Commentary: War on Thanksgiving, waged by Christmas
This article first appeared in the St. Louis Beacon. - Listen, Sarah Palin is mad as hell and she’s not going to take it anymore. At least, that’s the impression I got from news reports surrounding the roll-out of her latest intellectual treatise, “Good Tidings and Great Joy: Protecting the Heart of Christmas.”
The book has Mrs. Palin back on the news-talk circuit — was she ever really gone? — defending her right to celebrate the birth of Christ as she sees fit while deploring the secular leftists who defile the occasion by mouthing offensive phrases like “happy holidays” and “season’s greetings.” The bastards…
Needless to say, history’s best-known Alaskan is plowing familiar turf here. It has become axiomatic among the American right that there is a war against Christmas waged by those who would deny the nation’s Christian heritage. The evidence cited usually includes an obscure lawsuit filed by the ACLU on behalf of a few aggrieved citizens of some remote hamlet protesting Nativity displays on public land. Although polls clearly indicate that America is still a predominantly Christian nation, apparently not everyone is a believer.
As I’ve suggested in years past, this state of affairs suggests a simple, non-confrontational solution. Presumably, Mrs. Palin, like most people, has a front lawn. If most Americans are Christians and most of them have front lawns, why not encourage believers to display their own Nativity scenes on their own land?
Figurine manufacturers would be delighted. Instead of selling one display for the public park, they could sell hundreds to the private homes surrounding it. The Christmas message would be everywhere. Driving down the street, you’d be surrounded by mangers and magi.
Further, it would promote peace on earth by reconciling conservatives with the ACLU. If any godless Scrooge tried to interfere with the right of the faithful to express their religious sentiments on their own property, the civil rights group would rush to their defense free of charge.
Alas, this win-win resolution won’t get you face time on cable TV and a fat advance check from HarperCollins. Well, I’ve never been one to begrudge a person for pulling a good scam. In fact, I rather admire the clever souls whose schemes allow them to legally acquire money without the bother of work.
In the spirit of unapologetic imitation, I thus alert the reader to the hazards posed by the emergent War on Thanksgiving. (Here’s hoping the good folks at HarperCollins are paying attention.)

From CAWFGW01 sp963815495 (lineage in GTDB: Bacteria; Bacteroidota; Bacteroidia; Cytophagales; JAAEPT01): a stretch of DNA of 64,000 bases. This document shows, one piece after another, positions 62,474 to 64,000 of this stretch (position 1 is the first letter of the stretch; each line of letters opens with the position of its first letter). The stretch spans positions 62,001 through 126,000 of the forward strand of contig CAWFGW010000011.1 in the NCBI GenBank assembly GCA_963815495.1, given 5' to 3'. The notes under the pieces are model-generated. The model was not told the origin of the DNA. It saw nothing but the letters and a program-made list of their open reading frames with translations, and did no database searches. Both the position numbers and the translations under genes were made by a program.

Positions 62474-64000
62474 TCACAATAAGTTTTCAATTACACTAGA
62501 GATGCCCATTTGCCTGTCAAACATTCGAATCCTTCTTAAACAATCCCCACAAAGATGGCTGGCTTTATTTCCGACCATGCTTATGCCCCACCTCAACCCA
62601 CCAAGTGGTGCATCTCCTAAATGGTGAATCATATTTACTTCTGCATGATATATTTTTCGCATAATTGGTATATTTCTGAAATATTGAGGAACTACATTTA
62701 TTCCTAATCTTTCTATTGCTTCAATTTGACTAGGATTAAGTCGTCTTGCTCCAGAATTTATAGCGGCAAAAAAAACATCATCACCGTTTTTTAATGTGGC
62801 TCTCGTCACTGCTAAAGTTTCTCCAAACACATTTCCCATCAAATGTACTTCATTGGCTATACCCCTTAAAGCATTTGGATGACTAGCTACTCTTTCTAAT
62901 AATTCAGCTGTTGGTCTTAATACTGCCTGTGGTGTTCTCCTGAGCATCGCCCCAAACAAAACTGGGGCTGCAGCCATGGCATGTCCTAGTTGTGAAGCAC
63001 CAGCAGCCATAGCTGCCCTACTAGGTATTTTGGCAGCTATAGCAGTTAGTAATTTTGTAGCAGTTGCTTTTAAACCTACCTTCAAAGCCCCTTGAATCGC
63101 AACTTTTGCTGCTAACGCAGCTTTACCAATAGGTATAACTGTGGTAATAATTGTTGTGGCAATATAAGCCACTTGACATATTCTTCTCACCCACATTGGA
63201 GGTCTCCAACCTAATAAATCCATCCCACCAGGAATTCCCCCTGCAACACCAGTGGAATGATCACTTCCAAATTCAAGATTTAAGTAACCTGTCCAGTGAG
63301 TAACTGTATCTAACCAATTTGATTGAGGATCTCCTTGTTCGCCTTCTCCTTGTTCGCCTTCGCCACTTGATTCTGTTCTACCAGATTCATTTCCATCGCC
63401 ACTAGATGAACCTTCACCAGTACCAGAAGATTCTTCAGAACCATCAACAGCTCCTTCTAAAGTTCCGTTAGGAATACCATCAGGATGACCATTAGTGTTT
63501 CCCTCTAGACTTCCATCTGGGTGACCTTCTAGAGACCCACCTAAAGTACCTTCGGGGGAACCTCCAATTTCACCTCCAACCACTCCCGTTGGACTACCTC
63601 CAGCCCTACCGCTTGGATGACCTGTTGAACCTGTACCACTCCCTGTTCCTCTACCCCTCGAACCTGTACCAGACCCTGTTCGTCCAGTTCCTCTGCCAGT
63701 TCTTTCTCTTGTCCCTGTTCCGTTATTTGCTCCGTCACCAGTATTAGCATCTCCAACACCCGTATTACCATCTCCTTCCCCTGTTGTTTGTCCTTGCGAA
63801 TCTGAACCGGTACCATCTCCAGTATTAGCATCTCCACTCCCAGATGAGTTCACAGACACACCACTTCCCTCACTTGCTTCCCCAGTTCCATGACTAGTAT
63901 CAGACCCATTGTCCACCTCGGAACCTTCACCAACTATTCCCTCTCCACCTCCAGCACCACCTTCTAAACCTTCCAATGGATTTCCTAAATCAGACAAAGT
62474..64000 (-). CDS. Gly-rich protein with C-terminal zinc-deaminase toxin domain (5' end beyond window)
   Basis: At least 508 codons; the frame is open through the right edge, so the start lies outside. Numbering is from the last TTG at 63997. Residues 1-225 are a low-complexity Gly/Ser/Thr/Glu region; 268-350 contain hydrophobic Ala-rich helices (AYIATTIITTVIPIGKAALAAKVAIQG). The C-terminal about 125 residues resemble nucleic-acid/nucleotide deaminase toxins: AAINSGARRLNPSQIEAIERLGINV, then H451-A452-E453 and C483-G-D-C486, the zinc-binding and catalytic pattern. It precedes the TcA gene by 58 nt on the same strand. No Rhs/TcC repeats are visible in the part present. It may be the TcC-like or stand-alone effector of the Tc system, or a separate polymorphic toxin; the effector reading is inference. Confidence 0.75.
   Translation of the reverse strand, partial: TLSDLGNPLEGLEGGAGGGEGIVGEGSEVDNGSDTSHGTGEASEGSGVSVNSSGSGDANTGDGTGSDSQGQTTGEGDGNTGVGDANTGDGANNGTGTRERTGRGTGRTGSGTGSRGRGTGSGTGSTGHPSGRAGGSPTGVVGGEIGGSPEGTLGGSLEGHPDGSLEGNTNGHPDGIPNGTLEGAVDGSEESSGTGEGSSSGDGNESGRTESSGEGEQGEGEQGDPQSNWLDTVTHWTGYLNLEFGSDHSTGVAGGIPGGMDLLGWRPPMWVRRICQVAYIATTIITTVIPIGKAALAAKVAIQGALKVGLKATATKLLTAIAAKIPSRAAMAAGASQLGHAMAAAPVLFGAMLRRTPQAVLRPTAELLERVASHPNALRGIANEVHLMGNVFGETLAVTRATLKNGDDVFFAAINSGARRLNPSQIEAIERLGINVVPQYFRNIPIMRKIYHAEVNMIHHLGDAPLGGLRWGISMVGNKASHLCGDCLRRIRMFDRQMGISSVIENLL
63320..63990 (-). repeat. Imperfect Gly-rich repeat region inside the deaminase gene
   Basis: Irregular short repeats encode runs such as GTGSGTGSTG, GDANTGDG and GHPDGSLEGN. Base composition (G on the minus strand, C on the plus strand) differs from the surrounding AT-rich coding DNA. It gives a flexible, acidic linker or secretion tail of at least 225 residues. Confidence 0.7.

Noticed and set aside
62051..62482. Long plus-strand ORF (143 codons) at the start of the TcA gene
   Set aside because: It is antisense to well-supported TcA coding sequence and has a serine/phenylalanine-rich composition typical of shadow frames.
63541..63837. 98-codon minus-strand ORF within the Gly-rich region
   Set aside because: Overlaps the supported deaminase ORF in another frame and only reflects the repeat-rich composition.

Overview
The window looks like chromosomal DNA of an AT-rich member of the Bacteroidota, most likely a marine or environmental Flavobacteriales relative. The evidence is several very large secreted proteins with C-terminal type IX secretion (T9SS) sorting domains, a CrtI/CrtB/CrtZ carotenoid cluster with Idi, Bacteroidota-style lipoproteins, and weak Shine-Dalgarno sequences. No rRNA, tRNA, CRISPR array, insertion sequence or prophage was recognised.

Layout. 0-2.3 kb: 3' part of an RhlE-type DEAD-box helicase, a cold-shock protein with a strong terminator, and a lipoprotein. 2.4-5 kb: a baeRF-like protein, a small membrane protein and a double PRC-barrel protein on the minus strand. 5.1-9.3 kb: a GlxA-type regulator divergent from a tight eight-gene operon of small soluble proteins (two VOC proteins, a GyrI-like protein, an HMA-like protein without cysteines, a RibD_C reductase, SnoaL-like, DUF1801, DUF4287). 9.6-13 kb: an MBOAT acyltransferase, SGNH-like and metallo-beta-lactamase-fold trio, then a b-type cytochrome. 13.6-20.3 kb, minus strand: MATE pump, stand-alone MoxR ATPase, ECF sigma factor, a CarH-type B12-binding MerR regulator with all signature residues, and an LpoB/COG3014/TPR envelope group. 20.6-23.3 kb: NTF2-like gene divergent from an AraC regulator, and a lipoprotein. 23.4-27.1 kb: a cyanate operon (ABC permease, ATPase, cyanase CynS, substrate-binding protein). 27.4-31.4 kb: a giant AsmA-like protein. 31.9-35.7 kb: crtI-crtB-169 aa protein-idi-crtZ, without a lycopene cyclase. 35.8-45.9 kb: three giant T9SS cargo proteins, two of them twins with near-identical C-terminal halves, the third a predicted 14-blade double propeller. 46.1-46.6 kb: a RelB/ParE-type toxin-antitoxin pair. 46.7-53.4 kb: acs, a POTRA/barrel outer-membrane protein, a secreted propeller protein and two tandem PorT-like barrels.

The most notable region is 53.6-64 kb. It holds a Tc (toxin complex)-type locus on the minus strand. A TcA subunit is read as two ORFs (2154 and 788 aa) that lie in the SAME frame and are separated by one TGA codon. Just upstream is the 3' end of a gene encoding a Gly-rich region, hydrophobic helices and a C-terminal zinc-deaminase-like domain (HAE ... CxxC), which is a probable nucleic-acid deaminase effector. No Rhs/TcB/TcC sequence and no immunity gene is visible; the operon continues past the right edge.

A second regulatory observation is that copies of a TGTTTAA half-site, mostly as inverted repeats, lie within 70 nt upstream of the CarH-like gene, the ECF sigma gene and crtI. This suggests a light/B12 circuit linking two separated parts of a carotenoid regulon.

I noted with interest that despite her varied lamentations about the fallen state of modern Christmas, Mrs. Palin failed to include the traditional complaint that the holiday has become too commercialized. Perhaps mindful of business interests within the Republican base, she seemed to suggest that grasping, acquisitive consumerism is all part of the holiday fun.
In fact, she even recommended a gun as the ideal Christmas gift because shooters always need accessories — a fact that makes future shopping expeditions easier. Nothing says Feliz Navidad quite like a .44 magnum…
While I am keenly aware of the plight of the economy and not unsympathetic to the needs of commerce, I can’t help but notice that the hyper-consumerism engendered by Christmas is destroying the less ostentatious holiday that precedes it.
First, the stores started to open at 6 a.m. on Black Friday, which curtailed the traditional card games and bull sessions on Thanksgiving night. People had to turn in early to get to the mall the next morning for the big sales. Then, they started opening at midnight, further limiting post-prandial turkey day activities. This year, major retailers plan to kick off the shopping season at 6 p.m. on Thanksgiving itself.
Who ever heard of a legal holiday that ends at 6 o’clock at night? Imagine the delight of gulping down a huge meal and then hurrying to the mall to elbow and gouge flatulent fellow shoppers searching for a good bargain.
Thanksgiving, I suppose, was doomed by its lack of pretension. Its original celebrants were grateful for the harvest — thankful that they would not starve during the harsh winter ahead. The observance was always implicitly religious because who were we thanking if not a higher power? It was an occasion of humble supplication and simple joy where one feasted with loved ones to commemorate the goodness of the earth and the promise of life.
Unfortunately, unless you own a cranberry bog or a turkey farm, it’s hard to exploit the holiday for commercial gain. The pilgrims didn’t exchange flat-screen TVs. So now, the day of feasting is being consumed by Palin’s merry materialists.
Of course, you could light a candle rather than curse the darkness. Like Christians who display their own Nativity scenes, you could observe the Thanksgiving holiday with like-minded family and friends as you see fit, refusing to shop for more until you’ve properly given thanks for what you already have. But that kind of attitude will never get you a book deal.